Whitney Houston, a star of the first magnitude–when she was alive– is reportedly ready to shine again on stage as a hologram. Is this the unholy future of music?
The iconic singer died tragically on the eve of the Grammy Awards in 2012. She was found submerged in a bathtub and her death was later ruled to be a drug overdose.
Now, a digital version of the late star will embark on a world tour next year as part of the “An Evening With Whitney: The Whitney Houston Hologram Tour,” according to Brian Becker, chairman and CEO of BASE Entertainment and BASE Hologram.
“Whitney Houston was a talent beyond words, and her influence and artistry transcended all boundaries,” he said, announcing the tour.
The tour will be worldwide and kick off in Mexico in January 2020. Then, it will head to Europe and North America later in the year.
“What we are creating here is a new type of theatrical concert experience designed to capture that magic,” Becker explained.
“When she performed there was an unmatched level of charisma and emotion to it – that’s what we are going to bring to audiences, and it’s an honor to be able to help add to her legacy with this project.”
Such a tour, undoubtedly, has a ghoulish aspect to it.
Whitney’s cousin, famed singer Dionne Warwick, is opposed to the hologram tour. She called it a “stupid” idea.
“I haven’t a clue as to what that is. It’s surprising to me. I don’t know what it is. I think it’s stupid, but whatever it is that’s what it is,” she said.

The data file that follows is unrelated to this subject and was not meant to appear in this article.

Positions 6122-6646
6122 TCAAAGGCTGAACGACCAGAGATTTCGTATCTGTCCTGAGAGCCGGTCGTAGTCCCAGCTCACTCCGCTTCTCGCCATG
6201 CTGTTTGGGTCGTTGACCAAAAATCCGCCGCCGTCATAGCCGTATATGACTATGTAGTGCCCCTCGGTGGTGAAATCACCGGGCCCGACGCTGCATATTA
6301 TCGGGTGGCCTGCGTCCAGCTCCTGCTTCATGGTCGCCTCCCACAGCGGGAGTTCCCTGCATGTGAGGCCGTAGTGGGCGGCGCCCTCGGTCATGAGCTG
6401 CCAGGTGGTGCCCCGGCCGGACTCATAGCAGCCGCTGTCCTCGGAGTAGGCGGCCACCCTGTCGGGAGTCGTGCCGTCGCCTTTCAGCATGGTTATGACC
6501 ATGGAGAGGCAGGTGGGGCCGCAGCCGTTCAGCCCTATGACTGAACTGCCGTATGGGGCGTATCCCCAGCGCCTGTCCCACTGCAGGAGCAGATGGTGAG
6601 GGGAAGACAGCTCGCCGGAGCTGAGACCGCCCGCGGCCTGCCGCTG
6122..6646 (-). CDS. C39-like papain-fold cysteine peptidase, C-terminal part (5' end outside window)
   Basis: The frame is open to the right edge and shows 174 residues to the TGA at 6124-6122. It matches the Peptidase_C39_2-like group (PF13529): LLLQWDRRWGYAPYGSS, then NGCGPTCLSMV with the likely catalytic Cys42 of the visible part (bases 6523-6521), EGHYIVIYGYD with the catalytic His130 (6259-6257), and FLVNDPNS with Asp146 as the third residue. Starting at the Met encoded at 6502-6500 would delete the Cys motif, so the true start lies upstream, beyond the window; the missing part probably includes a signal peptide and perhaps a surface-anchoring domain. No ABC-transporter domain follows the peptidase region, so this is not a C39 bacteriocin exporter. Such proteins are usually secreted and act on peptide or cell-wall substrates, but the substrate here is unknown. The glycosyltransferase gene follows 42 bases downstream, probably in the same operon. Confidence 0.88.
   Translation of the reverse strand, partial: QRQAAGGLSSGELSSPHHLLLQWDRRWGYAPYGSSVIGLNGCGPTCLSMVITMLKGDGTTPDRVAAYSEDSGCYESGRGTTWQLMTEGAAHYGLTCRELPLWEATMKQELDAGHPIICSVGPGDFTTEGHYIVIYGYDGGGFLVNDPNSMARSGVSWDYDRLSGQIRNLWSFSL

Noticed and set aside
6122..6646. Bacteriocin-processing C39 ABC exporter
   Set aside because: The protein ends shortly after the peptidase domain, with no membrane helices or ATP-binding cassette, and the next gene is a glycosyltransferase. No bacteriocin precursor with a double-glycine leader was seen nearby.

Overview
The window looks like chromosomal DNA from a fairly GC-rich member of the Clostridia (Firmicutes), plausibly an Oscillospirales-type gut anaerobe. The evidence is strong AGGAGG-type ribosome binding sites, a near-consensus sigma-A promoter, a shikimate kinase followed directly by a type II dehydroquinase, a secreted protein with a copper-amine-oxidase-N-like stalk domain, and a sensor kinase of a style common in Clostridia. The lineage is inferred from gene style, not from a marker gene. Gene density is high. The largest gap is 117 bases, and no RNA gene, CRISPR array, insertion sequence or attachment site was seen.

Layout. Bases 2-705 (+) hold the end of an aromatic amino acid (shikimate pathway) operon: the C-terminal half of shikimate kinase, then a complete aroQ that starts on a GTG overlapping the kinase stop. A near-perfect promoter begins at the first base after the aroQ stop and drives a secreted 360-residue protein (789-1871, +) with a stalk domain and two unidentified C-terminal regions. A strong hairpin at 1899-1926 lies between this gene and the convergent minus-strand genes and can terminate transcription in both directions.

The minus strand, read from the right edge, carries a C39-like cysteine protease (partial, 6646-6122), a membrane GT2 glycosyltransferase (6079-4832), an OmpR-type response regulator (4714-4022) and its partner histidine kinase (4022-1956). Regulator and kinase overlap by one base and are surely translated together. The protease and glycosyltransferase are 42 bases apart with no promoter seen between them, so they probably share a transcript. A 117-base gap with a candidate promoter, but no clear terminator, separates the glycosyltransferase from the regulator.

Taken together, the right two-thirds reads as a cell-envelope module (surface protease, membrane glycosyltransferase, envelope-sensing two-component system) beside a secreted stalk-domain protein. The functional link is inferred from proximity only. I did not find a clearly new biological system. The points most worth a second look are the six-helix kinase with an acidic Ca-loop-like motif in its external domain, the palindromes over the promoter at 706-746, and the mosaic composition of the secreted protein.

But celebrities have long been known to generate income well after their deaths. Late stars like Michael Jackson, Elvis Presley, Bob Marley and even non-musicians like author Charles Schultz earn millions of dollars each year.
Holograms may just be the next logical step in the technological advancement of music and could keep dead stars earning in perpetuity from a new revenue stream–live, er… dead, performances.
Houston sold more than 200 million albums and singles and had 11 No. 1 songs—including, her mega-hit “I Will Always Love You.” It spent 14 weeks at No. 1 on the charts.
The soundtrack from her hit movie, “The Bodyguard,” won a Grammy for Album of the Year and remains the best-selling soundtrack of all time.
Her Greatest Hits album sold 64,000 copies in the day following her death and 818,000 copies in the U.S. alone through the first half of 2012. Houston sold 3.7 million albums and 4.3 million singles worldwide the same year, Forbes reported.
Ultimately, she left behind an estate valued at $20 million, all of which went to her daughter, Bobbi Christina Brown. When Bobbi died under suspicious circumstances in 2015, the estate transferred to other relatives.
At the peak of her career, her net-worth was reportedly north of $100 million. But at the time of he death, she was reportedly worth only a fraction of that amount.
Ironically, her after-death earning power will not benefit her estate. The publishing rights to her songs and albums are owned by others.
Dolly Parton wrote and owns her biggest hit, “I Will Always Love You,” and music mogul Clive Davis controls much of her work.
The tour will feature a live band and backing singers and dancers.
This won’t be Whitney’s first outing as a hologram. She appeared digitally in May 2016 for a duet with on “The Voice,” with Christina Aguilera, who is still very much alive.
But the performance was a bust and the family pulled it before it aired.
“After closely viewing the performance, we decided the hologram was not ready to air. We have much respect and appreciation for Christina, and she was absolutely flawless,” said sister-in-law Pat Simpson at the time.
“We were looking to deliver a ground-breaking duet performance for the fans of both artists. Holograms are new technology that take time to perfect, and we believe with artists of this iconic caliber, it must be perfect. Whitney’s legacy and her devoted fans deserve perfection,” she added.